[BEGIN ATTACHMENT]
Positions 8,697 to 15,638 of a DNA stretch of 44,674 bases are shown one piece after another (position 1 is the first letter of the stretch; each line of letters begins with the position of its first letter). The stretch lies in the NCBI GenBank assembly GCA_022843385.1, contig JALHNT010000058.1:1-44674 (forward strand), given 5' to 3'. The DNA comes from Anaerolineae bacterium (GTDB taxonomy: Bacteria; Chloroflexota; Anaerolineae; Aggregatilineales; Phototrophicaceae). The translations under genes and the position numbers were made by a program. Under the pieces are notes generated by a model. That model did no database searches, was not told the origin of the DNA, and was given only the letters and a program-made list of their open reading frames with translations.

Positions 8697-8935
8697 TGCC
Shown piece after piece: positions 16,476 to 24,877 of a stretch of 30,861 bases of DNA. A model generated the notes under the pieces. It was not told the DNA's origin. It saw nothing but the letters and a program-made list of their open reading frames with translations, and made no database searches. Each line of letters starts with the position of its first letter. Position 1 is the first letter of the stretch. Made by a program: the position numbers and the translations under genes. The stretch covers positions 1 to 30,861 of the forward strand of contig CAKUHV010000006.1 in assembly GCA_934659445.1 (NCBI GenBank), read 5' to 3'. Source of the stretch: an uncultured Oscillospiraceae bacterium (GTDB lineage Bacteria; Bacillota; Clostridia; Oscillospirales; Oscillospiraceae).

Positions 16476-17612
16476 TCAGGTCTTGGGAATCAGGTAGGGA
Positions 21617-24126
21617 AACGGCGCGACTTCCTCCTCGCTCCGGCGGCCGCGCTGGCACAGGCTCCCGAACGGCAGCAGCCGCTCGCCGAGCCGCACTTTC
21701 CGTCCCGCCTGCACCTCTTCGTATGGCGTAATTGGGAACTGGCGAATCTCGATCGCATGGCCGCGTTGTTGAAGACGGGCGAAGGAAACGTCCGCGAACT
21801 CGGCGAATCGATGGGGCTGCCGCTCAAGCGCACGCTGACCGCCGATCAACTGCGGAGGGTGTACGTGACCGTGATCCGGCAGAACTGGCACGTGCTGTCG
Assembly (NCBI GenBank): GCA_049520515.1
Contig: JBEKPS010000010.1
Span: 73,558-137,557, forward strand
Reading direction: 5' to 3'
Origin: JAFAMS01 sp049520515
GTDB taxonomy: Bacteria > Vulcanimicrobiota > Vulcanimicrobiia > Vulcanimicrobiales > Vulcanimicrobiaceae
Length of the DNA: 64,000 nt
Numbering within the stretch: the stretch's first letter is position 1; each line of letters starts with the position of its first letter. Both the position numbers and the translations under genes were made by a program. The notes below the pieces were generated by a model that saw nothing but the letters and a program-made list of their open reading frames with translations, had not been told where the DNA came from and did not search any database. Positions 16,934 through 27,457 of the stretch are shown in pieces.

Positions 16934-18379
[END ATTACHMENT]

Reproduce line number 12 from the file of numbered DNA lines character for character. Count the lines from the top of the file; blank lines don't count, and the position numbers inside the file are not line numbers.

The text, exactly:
Contig: JBEKPS010000010.1